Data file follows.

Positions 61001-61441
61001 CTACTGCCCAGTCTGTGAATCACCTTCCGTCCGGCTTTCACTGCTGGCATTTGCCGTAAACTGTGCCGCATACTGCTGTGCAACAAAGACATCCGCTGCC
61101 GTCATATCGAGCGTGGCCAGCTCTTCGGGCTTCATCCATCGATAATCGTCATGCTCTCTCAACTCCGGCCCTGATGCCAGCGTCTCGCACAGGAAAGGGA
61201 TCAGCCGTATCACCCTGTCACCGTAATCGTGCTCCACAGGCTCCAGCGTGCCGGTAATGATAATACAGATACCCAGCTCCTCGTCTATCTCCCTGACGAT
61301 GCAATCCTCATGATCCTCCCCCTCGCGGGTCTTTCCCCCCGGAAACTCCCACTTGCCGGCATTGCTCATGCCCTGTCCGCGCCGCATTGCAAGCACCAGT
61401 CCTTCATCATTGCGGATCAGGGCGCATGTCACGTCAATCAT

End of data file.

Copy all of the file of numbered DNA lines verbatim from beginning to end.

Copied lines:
Positions 61001-61441
61001 CTACTGCCCAGTCTGTGAATCACCTTCCGTCCGGCTTTCACTGCTGGCATTTGCCGTAAACTGTGCCGCATACTGCTGTGCAACAAAGACATCCGCTGCC
61101 GTCATATCGAGCGTGGCCAGCTCTTCGGGCTTCATCCATCGATAATCGTCATGCTCTCTCAACTCCGGCCCTGATGCCAGCGTCTCGCACAGGAAAGGGA
61201 TCAGCCGTATCACCCTGTCACCGTAATCGTGCTCCACAGGCTCCAGCGTGCCGGTAATGATAATACAGATACCCAGCTCCTCGTCTATCTCCCTGACGAT
61301 GCAATCCTCATGATCCTCCCCCTCGCGGGTCTTTCCCCCCGGAAACTCCCACTTGCCGGCATTGCTCATGCCCTGTCCGCGCCGCATTGCAAGCACCAGT
61401 CCTTCATCATTGCGGATCAGGGCGCATGTCACGTCAATCAT